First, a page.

How you can deter diabetes induced bad breath

 

Diabetes Prevention Week is on the horizon (1st-7th April 2019), and is a joint venture between Diabetes UK and the NHS Diabetes Prevention Programme that aims to prevent the chances of developing Type 2 diabetes. 

With around 200,000 people being diagnosed with Type 2 diabetes each year and a projected five million people living with the disease in the UK by 2025 if habits do not change, it’s a good time to address a common ailment associated with diabetics – bad breath. 

Bad breath is a common side effect of type 1 & 2 diabetes, so much so that researchers have previously found that analysing a person's breath can help to identify prediabetes (when diabetes is in its early stages). Type 1 & 2 diabetes can cause bad breath as both these conditions cause high blood sugar levels, which then increases glucose levels in saliva. This then provides food for bacteria in the mouth and can lead to the build-up of dental plaque. If plaque is not removed effectively tooth decay and gum disease may occur, which also causes halitosis (bad breath).

Another reason diabetics may also be more susceptible to bad breath is because diabetes can cause ketoacidosis, which is where the body burns fat instead of glucose if there is too little insulin in the blood, or if insulin resistance is too high. Ketones then form as a waste product, which can then cause an unpleasant smell on the breath.

Here are 5 ways to prevent bad breath from occurring, according to the experts…

 

  1. Avoid harsh soap in toothpaste

“Brushing helps eradicate the plaque and bacteria on your teeth, however some toothpastes contain sodium lauryl sulphate (SLS), a soapy detergent that creates foam but has no cleaning benefit. The additive has recently been linked to serious side effects including mouth ulcers. Many people completely forget about their gums when cleaning their teeth and just concentrate on the teeth themselves. This is obviously important to prevent cavities, but you should also clean along the gum line (where your teeth meet your gums) at least twice a day to help prevent gum disease.  Try to keep the toothpaste in contact with the gums for as long as possible and avoid rinsing with water. Don’t forget to clean in between your teeth with interdental brushes or floss in addition to your normal brushing. Flossing is an extra step, but it’s an important one, as it helps gets in between the teeth where toothbrushes sometimes miss,” advises dentist, bacteriologist and founder of The Breath Company Dr Harold Katz.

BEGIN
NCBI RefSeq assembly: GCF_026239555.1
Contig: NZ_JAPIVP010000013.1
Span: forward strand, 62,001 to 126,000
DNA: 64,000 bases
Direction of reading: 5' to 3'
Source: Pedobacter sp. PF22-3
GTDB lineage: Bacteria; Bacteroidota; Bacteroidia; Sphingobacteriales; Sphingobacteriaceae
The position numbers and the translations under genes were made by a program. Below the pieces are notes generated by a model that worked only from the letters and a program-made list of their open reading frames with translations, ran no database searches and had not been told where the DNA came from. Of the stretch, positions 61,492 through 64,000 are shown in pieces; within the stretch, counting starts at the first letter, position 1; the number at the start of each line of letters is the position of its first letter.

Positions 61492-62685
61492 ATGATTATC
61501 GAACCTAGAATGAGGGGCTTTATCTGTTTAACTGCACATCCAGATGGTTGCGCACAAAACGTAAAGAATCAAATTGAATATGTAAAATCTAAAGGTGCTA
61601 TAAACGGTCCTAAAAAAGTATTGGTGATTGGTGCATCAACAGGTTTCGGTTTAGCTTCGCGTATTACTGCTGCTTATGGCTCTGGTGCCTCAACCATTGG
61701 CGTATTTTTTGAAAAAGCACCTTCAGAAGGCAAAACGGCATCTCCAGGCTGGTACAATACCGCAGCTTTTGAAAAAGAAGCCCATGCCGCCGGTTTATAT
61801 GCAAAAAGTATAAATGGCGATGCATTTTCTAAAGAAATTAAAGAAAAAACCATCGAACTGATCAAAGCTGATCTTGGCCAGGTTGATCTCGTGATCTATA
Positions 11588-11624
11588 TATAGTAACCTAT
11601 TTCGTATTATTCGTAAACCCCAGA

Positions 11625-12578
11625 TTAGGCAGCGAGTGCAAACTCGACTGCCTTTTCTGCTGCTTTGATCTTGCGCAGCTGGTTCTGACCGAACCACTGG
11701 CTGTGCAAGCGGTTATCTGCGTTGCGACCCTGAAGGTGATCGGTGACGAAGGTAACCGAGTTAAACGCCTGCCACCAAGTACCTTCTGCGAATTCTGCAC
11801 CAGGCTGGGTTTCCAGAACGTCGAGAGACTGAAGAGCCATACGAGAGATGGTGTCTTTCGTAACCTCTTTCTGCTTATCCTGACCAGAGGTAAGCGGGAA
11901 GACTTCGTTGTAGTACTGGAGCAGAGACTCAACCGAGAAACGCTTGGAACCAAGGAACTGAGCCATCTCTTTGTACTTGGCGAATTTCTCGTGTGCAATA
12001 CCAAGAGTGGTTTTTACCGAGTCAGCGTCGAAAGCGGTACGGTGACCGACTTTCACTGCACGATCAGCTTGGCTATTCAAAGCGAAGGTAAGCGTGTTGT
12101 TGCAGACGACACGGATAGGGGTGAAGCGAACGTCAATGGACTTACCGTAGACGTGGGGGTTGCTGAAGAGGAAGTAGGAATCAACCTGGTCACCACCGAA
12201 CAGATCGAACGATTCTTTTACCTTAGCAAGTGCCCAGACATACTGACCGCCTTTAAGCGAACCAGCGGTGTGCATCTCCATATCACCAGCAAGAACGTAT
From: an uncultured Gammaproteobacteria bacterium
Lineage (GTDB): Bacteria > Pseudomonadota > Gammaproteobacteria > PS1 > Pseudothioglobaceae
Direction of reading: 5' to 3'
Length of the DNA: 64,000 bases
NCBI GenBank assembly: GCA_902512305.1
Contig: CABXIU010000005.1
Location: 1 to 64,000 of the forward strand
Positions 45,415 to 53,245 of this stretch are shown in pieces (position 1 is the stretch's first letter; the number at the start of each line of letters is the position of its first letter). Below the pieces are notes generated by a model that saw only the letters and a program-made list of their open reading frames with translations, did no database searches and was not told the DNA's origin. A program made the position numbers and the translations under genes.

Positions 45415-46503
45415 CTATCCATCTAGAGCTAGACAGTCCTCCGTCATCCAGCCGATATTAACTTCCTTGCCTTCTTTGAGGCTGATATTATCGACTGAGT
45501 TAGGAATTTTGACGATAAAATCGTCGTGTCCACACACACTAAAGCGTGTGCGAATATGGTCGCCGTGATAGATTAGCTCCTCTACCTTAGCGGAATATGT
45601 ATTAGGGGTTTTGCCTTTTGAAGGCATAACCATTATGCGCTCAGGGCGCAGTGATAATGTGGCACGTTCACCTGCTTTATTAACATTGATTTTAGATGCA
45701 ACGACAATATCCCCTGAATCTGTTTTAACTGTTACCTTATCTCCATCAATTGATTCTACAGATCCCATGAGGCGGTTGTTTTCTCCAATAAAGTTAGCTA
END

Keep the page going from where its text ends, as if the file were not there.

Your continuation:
2. Soothe your stress levels

“When individuals find themselves in high-stress circumstances, their bodies react by using the sympathetic nervous system as a form of protection. This system essentially triggers the fight-or-flight response mechanism, providing you with a boost of energy so you can react quickly to the situation. In cases of chronic stress, your body is kept in “fight or flight” mode and conserves energy by turning off certain digestive functions, such as the production of saliva. The mouth then produces a lower level of saliva - saliva is mandatory for moistening food for easier digestion, but the body deems it unnecessary in critical situations. 

“Saliva evaporates and the mouth becomes dry, leading to bad breath. This happens because the odorous gases created by bacteria in the mouth, which are generally suppressed by spit and swallowed away, are free to be released into the air. Additionally, bacteria are much more likely to stick to the surfaces of a dry mouth, which can further enhance the sour smell,” explains Dr Harold Katz.

3. Stimulate your saliva

Even if you’re not feeling stressed, a common early symptom of Type 2 Diabetes is having a dry mouth. “This can not only cause serious discomfort but also a bitter taste, as well as bad breath due to the mucus membranes drying out. To boost your saliva production between meals, enjoy Grether’s Pastilles which essences of sun-ripened berries and blossoms, glycerine and high-quality agar-agar, help to prevent dry mouth from occurring. Grether’s Pastilles are available in four deliciously intense fruity flavours, including blackcurrant, elderflower, blueberry and red currants. Each flavour is available astraditional or sugar free in 60g tin (£3.99), 110g tin (£5.99), 440g tin (£19.99) or 100g refill pouch (£4.23) from allcures.com,” recommends Superintendent Pharmacist Jagdeesh Cheema of allcures.com.

4. It’s time for an alcohol-free rinse

Regular and specific application of alcohol-free mouth rinses such as The Breath Co. Healthy Gums Oral Rinse (£7.00, Boots) will help calm the gum area and work to both eliminate germs associated with gum disease and reduce the formation of biofilm, which can lead to plaque and tartar build-up. It’s important to steer clear of alcohol-based mouthwashes as these can cause dry mouth, and just mask odours rather than killing off bacteria,” explains Dr Harold Katz. 

5. Switch up your toothbrush

“Out with the old and in with the new (toothbrush).  Dentists emphasise that if you hold on to your dirty brush for longer than three months, the bad bacteria lodged on the bristles may transfer back into your mouth. It is recommended that you swap out brushes, or bristle heads, for electric toothbrushes every two to three months,” recommends Dr Harold Katz. Mark on your calendar when it’s time for a new toothbrush, so you don’t forget – your breath may well thank you for it!

 

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